this is an abrasion

we slayed these coconuts

To speak in metaphors is to tell a bigger story. To speak in metaphors is to open an issue to more complex and nuanced interpretations.  Metaphors allow us to map or reconstitute our thoughts within a different context*. Metaphors help us to convey meaning unexpectedly, or strangely, in a way that makes more sense, or seems less absurd, despite not being the thing itself. Metaphors expand our expressions, widen our interpretations, and open up the many possibilities of saying, listening, and receiving.

We talked about this over dinner on Friday night, as we were explaining the costs and benefits of speaking abrasively, and one of us, in an attempt to lessen the abrasiveness of his own speech, resolved to speak in metaphors.

"I'd like to think of myself as sandpaper," he said, "smoothing people out."

"It doesn't work that way," I replied. "Sandpaper is good for wood, but not for skin."

I did think it was a good idea though to speak in metaphors more, or to at least map our lives onto other contexts, to see the world as larger and more interconnected than the small tunnels we tend to burrow into.

To describe speech as “abrasive” is, of course, a metaphor in and of itself. An abrasion, medically speaking, is a wound caused by superficial damage to the skin—less severe than laceration and bleeding. An abrasion occurs when “exposed skin comes into moving contact with a rough surface, causing a grinding or rubbing away of the upper layers of the epidermis” (thanks Wikipedia!). A person’s speech is abrasive (subjectively, at least), when it wounds, not purposefully or intentionally most of the time, but carelessly or accidentally, the way a slip or tumble leads to a scraped-up knee or a cut-up elbow. There are benefits to speaking abrasively: the bluntness, straightforwardness, and honesty. Sometimes verbal abrasion feels as such because of ultra-sensitivity on the receiving end, or insecurity, or fear. We are especially sensitive to those from whom we desire approval. I, for one, do not have as thick a skin as I would like. Rarely do I escape unscathed from my own interpretations of what I perceive to be insulting words and silences. Yes, silence is abrasive too.

The costs of abrasion are usually temporary but not absent: hurt feelings and potential miscommunication, as well as the image of the perpetrator as insensitive, mean, and careless.

Recently, I was called abrasive—but it was meant as a compliment—by a co-worker, who, after hearing that I was leaving the company, came by my office to chat.

“Natalie,” he said. “Do you have a minute?”

“No,” I said, shortly, pre-emptively demonstrating the characteristic he was about to name.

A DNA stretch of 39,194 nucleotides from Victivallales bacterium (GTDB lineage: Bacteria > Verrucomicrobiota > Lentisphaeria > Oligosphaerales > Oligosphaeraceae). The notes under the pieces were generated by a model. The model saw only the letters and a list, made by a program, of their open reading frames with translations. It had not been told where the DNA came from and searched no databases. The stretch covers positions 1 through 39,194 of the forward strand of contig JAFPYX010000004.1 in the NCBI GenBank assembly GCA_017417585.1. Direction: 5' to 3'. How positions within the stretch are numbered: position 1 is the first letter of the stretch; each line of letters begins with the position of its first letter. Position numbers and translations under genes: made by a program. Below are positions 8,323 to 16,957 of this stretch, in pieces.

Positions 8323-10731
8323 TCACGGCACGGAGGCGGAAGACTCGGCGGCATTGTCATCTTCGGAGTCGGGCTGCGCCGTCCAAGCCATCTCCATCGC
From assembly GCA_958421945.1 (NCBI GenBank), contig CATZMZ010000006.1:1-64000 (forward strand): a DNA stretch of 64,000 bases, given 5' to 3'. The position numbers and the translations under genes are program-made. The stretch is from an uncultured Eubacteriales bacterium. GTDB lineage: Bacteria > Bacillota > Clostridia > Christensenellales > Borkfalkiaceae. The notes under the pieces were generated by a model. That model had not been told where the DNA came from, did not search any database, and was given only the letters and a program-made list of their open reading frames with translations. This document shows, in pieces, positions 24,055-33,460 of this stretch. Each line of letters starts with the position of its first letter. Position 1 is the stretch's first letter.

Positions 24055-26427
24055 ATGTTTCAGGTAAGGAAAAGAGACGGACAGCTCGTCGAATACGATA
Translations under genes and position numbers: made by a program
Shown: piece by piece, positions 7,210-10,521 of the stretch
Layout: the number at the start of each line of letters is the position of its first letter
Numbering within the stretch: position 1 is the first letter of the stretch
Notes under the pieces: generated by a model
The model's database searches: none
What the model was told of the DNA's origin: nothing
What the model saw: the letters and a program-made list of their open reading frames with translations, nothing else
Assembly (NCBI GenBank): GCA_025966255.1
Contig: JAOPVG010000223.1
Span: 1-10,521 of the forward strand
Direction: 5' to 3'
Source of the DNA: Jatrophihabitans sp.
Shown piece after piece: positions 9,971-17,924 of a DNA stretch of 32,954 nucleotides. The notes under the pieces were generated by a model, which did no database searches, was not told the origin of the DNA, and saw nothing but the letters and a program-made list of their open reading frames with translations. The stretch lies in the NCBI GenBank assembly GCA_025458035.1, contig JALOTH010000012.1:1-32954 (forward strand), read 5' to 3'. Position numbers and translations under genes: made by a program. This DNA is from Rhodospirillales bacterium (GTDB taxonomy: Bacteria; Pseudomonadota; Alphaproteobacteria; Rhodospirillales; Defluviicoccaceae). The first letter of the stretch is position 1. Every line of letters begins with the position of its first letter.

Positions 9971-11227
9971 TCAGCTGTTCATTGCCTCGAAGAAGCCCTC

“This will only take thirty seconds, I swear,” he said.

“Sure…” I conceded.

He began heaping praise on me—much undeserved praise that I was shocked to hear—he said I was talented, an extraordinary writer, and a pleasure to work with. I said nothing.

He continued.

“You’re abrasive and aggressive, and it’s SO great!” he said, smiling, his toothpaste-commercial-qualified teeth gleaming as he spoke.

“Thanks?” I said, laughing at the absurdity of his statement. “That means so much…”

After I absorbed the surprise of the mini-encomium, I was amused that “abrasive” had been intended as a compliment—a word, that in my work context, would not be entirely inaccurate, though more accurate would have been “aloof,” “reticent,” and “withdrawn.” My persona at my previous job, I have realized, was an exaggeration of certain tendencies I have when I'm uncomfortable or stressed out, but mostly it was a different persona altogether, a contrast from the talkative and outgoing version of myself that I easily embodied outside of the office. Perhaps in my own guardedness and fear that I would become more emotionally invested in my work (and people at work) than I wanted to be, I protected myself with the quills of an abrasive demeanor and abrasive speech. Perhaps.

Abrasion does not have the same consequence as a clear invective, and yet even its slight potential to injure has made me think more about the air I give off, about empathy in communication, about gentleness and patience and holding my tongue, even in seemingly trivial interactions. I think about being more poised, careful, and thoughtful about the words I use—which I can’t just fling around, expecting they will bounce off people—and how words are absorbed by the dermis, leaving little scars here and there, and how the worst of them drip into nightmares like a continuous pour of lye on skin and haunt, like trapped echoes, for years. We have an extraordinary ability to let people’s wounding words become fossils inside of us, and the fibers of those words end up leaking out of us onto other people. In a way we are all delusional sufferers of Morgellons disease.